Hogarth turns off the station, and the robot runs off.Hogarth tracks down and befriends the robot, finding it docile and curious.
The understaffed crew of the film completed it with half of the time and budget of other animated features.
Michael Kamen produced the film's score, recorded with the Czech Philharmonic.
Upon its release, the film saw widespread critical acclaim from critics and audiences.
It was nominated for several awards, winning nine Annie Awards out of fifteen nominations.
Despite this acclaim, the film significantly under-performed at the box office, making $31.3 million worldwide against a budget of $70–80 million, which was blamed on an unusually poor marketing campaign.
Through home video releases and television syndication, the film gathered a cult following and is now widely regarded as a modern animated classic.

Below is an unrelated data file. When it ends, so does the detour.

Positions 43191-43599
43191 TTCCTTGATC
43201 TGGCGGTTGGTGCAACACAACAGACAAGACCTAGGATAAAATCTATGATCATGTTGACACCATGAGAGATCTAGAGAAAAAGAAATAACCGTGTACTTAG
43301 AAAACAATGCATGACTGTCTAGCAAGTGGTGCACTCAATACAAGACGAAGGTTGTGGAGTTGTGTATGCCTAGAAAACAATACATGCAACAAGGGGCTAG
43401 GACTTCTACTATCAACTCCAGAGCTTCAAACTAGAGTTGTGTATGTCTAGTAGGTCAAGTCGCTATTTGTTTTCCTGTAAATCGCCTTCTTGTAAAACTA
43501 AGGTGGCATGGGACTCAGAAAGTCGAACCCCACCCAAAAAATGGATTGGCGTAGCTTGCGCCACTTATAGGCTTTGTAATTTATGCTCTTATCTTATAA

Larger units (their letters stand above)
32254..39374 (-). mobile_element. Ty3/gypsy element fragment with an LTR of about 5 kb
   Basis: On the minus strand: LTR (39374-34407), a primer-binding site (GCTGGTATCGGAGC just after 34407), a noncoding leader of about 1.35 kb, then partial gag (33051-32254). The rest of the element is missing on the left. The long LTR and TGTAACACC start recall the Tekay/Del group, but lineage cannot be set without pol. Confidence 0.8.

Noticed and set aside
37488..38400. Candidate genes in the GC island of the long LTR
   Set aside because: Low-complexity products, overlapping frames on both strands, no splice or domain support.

Shortly after the launch of Sputnik in October 1957, nine-year-old Hogarth Hughes of the fictional town of Rockwell, Maine spots a meteorite crash into a nearby forest.
Investigating, he finds a giant robot being electrocuted as it tries to eat the transmission lines of an electrical substation.
The Iron Giant is a 1999 American animated science fiction comedy-drama action film using both traditional animation and computer animation, produced by Warner Bros.
Feature Animation and directed by Brad Bird in his directorial debut.
It is based on the 1968 novel The Iron Man by Ted Hughes (which was published in the United States as The Iron Giant) and is scripted by Tim Mc Canlies.